The new guidance of the World Health Organization will help countries to keep essential health services operational by taking measures to protect people in the COVID-19 epidemic. Most health systems are facing the challenges of increasing demand for care for people with COVID-19, affected by fear, misinformation and limitations of movement that impede the delivery of health care for all conditions. Countries must find ways to keep people safe and ensure delivery of services such as emergency care for conditions such as heart attacks and injuries; Vaccination to prevent outbreaks; Treatment for infectious diseases such as HIV, malaria and tuberculosis; And screening and treatment for nonclinical diseases such as cancer and diabetes.
Maintaining essential health services: operational guidance for the COVID-19 reference Recommends practical actions that countries can take to reorganize at national, sub-regional and local levels and safely maintain high-quality, essential health services. It also outlines sample indicators to monitor maintenance of essential health services and describes ideas about stopping and resuming services in the form of COVID-19 transmission waxes and veins.
The guide outlines a set of basic principles and makes some practical recommendations for countries. Contains:
- Ensuring timely access to emergency care services 24 hours per day, 7 days per week
- Adjusting governance and coordination mechanisms to support timely action
- Ensuring infection prevention and control measures to guarantee safe service delivery.
- Prioritizing essential services – identifying what can be delayed and what is not; COVID-19 can be transferred to areas less affected; To cater to the special needs of marginalized populations including indigenous people, sex workers, migrants and refugees.
- Re-appointing health workers from locations with low or zero COVID-19 transmissions or with additional capacity to boost the workforce in hard-hit zones so that essential services can be maintained.
- Maintaining the availability of essential medicines, equipment and supplies through weekly mapping of resources and required distribution lists on important products, such as weekly reporting from hospitals and district stores on important products that may be at risk of scarcity or other problems.
- Removing financial barriers to access and fund public health by suspending payments or user fees at the point of payment for all patients regardless of their health or citizenship status.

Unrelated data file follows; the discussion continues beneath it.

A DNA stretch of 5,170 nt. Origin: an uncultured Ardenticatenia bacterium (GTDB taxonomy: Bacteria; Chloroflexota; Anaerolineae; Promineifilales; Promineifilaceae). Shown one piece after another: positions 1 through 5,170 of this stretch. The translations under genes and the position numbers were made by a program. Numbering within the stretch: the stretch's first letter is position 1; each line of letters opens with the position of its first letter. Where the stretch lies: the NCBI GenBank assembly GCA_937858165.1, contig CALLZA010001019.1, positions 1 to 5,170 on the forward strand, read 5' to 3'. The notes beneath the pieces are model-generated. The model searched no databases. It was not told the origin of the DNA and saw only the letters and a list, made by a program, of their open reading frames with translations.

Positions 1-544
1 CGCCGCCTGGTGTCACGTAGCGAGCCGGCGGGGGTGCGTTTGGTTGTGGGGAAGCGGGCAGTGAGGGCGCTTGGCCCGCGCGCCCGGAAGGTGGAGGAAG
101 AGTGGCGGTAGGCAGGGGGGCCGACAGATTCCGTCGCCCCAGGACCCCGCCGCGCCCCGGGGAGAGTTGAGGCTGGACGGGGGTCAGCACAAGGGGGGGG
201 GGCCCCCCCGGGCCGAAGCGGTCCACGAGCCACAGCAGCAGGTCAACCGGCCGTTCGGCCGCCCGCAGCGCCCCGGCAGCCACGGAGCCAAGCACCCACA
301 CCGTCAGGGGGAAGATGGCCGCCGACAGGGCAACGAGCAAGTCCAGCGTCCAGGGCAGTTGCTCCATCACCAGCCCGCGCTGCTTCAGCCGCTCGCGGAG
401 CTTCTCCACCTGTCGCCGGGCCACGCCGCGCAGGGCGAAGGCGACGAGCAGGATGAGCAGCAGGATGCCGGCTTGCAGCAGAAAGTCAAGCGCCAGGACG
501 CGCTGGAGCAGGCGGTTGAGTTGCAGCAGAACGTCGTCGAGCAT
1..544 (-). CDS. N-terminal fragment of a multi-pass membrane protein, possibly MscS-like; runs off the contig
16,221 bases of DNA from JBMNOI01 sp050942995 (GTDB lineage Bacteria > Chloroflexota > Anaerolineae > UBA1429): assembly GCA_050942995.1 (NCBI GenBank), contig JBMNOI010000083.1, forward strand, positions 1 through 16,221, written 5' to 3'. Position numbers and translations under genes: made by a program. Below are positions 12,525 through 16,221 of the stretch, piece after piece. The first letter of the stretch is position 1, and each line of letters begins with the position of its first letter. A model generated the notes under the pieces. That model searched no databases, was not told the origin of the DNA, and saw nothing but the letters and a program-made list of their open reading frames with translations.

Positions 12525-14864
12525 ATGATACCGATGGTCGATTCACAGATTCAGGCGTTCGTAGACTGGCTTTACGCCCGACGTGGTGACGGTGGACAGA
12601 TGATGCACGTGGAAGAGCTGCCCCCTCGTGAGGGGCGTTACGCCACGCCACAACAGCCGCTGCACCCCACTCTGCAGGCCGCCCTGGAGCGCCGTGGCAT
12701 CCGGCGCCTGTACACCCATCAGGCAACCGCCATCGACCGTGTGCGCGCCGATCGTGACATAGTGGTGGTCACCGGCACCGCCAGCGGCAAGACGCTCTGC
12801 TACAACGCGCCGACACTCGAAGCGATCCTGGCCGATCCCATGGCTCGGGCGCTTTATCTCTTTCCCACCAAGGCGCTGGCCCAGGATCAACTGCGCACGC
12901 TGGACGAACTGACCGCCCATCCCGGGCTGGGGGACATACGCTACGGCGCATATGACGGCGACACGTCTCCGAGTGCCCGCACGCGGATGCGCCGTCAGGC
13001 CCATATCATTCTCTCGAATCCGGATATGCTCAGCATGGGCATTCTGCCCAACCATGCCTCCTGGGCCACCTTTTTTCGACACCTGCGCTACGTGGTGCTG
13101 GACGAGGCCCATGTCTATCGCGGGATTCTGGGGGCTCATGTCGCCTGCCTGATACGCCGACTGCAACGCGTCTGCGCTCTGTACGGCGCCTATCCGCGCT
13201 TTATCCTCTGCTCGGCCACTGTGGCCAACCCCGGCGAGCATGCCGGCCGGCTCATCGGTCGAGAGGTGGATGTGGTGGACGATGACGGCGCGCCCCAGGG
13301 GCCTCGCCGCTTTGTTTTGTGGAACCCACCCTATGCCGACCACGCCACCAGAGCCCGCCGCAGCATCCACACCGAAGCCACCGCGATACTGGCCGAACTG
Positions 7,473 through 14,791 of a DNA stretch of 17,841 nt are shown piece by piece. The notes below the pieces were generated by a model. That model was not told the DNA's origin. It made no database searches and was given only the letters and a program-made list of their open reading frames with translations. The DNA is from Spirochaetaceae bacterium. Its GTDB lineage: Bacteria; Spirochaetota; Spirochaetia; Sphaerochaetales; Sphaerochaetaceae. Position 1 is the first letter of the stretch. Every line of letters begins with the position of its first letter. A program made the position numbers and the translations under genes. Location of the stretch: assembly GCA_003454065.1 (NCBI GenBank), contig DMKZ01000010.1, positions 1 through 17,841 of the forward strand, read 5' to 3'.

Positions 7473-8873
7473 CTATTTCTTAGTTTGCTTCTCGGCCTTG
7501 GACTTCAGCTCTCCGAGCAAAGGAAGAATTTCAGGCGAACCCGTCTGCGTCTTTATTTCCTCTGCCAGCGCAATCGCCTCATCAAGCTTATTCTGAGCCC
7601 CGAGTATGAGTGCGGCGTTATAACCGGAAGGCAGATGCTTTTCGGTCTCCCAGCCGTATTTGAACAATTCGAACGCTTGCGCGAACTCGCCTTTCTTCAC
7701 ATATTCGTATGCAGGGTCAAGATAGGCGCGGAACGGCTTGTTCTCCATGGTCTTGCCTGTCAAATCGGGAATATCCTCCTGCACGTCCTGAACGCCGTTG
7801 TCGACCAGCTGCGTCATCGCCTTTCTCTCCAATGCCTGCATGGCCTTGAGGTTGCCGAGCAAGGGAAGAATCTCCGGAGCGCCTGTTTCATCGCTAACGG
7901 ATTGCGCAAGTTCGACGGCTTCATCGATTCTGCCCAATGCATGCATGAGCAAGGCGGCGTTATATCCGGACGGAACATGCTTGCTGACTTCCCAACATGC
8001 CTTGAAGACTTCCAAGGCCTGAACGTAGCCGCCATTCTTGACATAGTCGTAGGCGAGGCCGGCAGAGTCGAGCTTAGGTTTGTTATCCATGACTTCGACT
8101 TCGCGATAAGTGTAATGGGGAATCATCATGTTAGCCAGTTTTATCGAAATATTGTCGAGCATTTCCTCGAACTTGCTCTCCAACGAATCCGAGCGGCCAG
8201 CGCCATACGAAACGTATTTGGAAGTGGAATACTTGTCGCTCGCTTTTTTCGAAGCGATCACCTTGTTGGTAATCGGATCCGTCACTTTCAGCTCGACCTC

- The public disseminates information in local languages to prepare the public for changes in service delivery platforms using reliable information sources and these sources are kept up to date about changes in required service delivery and available resources such as hotlines.
- Transferring delivery of certain routine services to digital platforms (telemedicine) and establishing a mechanism to implement electronic prescriptions (e-prescriptions) between public and private pharmacies and suppliers
The guidance provides specific advice on how to meet certain general health needs. Examples include reducing the amount of people visiting health centers through bulk prescriptions of medicines and nutritional supplements and transporting them home from a drop-off point.
Other approaches include monitoring and outreach of people with current conditions to ensure that they seek care that cannot safely be delayed, such as emergency care for heart attacks, sepsis, or pregnancy complications; Supportive services, such as basic diagnostic imaging, laboratory and blood bank services.
This guidance outlines specific recommendations on how to apply vaccines to reduce the risk of COVID-19 transmission to prevent outbreaks of other fatal diseases.
It also sheds light on the ways of protecting those who are particularly sensitive to the direct and indirect consequences of an epidemic. These include interventions to protect older people from infection and reduce the effects of social isolation; Or school-based delivery options, such as nutritional supplementation, and activities to protect children from violence and keep them healthy at home when school is closed. It also provides guidance on how to enhance and strengthen mental health services in the context of epidemics.
This new guidance will help decision makers and managers at national and sub-professional levels to ensure continuity of essential health services in the context of COVID-19.
It is an unprecedented coordinated effort between four divisions, 14 departments, and dozens of program units at WHO headquarters, all in contact with regional counterparts worldwide.